1. Will the Gray administration overhaul school boundaries? If so, when? And how?
Parents and prospective home buyers have been asking these questions for nearly a year, but answers have been slow to come.
D.C. Schools Chancellor Kaya Henderson announced last fall that by June, she would overhaul school boundaries for the first time in decades, with changes effective in the 2014-15 school year. The prospect triggered panic and pushback in some quarters , especially among residents who feared being cut out of two overcrowded and desirable Northwest schools, Deal Middle and Wilson High.
Schools officials said in January that they would convene a task force to gather input and make recommendations. But a task force has yet to be named. Mayor Vincent C. Gray (D) promised in June that the politically delicate boundary changes are still on the way, but he offered no time frame. The council — aiming to give parents time to adjust — has passed a law that would put off any changes until a year after new boundaries are finalized.
2. How will the combined charter/DCPS enrollment lottery work?
Gray administration officials are working with D.C. Public Schools and charter schools to come up with a combined enrollment lottery for the 2014-15 school year, an effort to streamline the choice process for families and schools.
Details about how such a lottery would work haven’t been made public yet, and it’s not clear how many charters — which are not required to participate — will embrace the cooperative lottery instead of continuing to go it alone.
No matter what, families are still going to have to be pretty lucky to get into the most sought-after schools.
3. Can DCPS hold onto its students?
When Henderson decided to close 13 under-enrolled schools in June, she said the success of that effort would be judged in part by whether officials could persuade the students from those closing schools to enroll in another DCPS school instead of moving to charters.
Activists who protested the closures argued that they would accelerate a “downward spiral” for the school system, driving students out of the system, leaving more buildings half-empty and vulnerable to closure, and accelerating the tilt toward fast-growing charters.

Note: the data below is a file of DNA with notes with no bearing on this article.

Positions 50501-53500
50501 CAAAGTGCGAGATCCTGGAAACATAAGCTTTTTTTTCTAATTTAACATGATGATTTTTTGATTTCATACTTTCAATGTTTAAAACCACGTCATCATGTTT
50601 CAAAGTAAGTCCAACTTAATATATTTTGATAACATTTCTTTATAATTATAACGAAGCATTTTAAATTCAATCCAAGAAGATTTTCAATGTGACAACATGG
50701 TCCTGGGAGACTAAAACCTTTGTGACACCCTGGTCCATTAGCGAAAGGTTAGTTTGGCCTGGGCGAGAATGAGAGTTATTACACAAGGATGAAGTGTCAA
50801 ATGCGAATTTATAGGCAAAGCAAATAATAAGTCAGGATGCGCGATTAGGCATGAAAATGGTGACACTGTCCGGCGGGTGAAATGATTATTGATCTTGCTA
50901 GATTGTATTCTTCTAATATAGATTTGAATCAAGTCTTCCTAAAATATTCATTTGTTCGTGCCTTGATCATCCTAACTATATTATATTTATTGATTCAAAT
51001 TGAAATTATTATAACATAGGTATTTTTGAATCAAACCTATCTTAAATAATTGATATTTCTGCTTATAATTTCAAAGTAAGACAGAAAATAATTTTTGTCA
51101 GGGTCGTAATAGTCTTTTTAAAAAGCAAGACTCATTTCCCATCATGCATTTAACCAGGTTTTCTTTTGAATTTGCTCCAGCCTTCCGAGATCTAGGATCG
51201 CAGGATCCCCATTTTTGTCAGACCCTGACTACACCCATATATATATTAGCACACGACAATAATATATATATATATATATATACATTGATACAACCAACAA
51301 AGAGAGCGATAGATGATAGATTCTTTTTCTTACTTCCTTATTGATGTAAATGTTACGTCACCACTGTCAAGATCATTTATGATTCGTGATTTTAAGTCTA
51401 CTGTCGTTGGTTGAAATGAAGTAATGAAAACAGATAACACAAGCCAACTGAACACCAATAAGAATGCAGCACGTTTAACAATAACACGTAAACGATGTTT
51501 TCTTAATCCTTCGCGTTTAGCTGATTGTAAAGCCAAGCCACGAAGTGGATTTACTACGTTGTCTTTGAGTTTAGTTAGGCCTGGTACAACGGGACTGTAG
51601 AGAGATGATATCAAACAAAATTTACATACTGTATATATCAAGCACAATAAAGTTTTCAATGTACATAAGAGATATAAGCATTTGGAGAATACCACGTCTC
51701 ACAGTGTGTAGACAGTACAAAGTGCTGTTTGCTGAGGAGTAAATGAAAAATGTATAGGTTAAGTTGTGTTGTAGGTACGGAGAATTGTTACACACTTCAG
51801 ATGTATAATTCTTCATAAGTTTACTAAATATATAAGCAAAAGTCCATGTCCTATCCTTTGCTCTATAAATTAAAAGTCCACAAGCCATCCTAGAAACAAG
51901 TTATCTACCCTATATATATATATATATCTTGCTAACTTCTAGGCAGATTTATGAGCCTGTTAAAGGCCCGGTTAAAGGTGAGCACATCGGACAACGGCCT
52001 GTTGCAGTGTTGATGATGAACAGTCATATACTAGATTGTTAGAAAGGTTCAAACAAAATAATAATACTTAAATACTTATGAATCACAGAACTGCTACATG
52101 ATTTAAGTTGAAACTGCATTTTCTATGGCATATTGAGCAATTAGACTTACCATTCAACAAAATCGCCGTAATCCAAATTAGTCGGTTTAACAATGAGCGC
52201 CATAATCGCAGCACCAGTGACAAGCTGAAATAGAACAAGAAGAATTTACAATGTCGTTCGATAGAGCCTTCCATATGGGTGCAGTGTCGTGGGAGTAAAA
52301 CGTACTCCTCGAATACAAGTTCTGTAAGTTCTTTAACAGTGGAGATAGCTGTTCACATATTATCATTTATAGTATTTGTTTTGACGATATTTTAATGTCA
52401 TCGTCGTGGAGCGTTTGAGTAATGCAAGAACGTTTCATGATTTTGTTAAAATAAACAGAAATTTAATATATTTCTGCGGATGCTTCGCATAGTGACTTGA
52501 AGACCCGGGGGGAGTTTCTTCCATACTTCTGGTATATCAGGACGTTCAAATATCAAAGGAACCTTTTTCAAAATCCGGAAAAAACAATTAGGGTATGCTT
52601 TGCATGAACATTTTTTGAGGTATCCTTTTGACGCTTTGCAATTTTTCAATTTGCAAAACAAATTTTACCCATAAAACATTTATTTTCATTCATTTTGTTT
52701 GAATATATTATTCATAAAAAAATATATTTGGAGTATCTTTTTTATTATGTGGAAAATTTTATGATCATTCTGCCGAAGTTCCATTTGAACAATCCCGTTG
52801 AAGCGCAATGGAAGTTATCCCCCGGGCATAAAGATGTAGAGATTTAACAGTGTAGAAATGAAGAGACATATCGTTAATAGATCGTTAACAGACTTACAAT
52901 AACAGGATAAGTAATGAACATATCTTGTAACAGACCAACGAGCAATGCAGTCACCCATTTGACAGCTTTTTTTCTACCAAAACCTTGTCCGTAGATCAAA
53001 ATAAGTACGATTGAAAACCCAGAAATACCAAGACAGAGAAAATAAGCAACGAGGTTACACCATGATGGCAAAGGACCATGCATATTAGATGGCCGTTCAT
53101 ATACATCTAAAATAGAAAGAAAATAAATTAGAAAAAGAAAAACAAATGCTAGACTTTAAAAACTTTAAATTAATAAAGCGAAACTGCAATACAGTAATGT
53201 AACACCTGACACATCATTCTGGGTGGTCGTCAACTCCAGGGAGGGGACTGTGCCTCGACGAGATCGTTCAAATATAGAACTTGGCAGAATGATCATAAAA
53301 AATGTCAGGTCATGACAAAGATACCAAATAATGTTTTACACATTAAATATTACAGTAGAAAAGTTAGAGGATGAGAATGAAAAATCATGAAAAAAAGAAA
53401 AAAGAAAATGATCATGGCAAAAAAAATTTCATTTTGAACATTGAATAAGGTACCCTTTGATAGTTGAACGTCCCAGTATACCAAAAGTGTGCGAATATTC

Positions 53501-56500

Henderson set a goal of retaining 80 percent of students from closed schools; as of the first week of September, 71 percent had enrolled in DCPS schools. The final number won’t be known until after the official October school census.
4. What will become of empty school buildings?
Gray administration officials announced in May that 16 surplus DCPS buildings would be released for short- or long-term lease by charter schools. That was welcome news for the charter advocates who have long criticized D.C. government officials for holding onto empty buildings or handing them over to private developers. But others were less pleased, arguing that the buildings should be put to use in other ways, including as community centers or magnet DCPS schools.
At least four buildings are out for bid to charters. D.C. officials confirmed that three charters have applied for the old Winston Education Campus, east of the Anacostia River in Ward 7: D.C. Prep, Eagle Academy and a partnership between Rocketship, an elementary school, and AppleTree, which focuses on early childhood education. Also in the mix are three schools in Northeast: Young, Shaed and Hamilton.
5. What will the D.C. Council do?
The D.C. Council faces a stack of school-related legislation thanks to education chairman David A. Catania (I-At Large), who introduced seven bills in June, and Gray, who is pushing a controversial measure that would give Henderson the power to create her own charter schools.
The bills have given Catania and Gray — both potential 2014 mayoral candidates — a high-profile battleground for political sparring. But they also have the potential to make sweeping changes to how public education works in the District. Debate will intensify after the council returns from its summer recess in mid-September.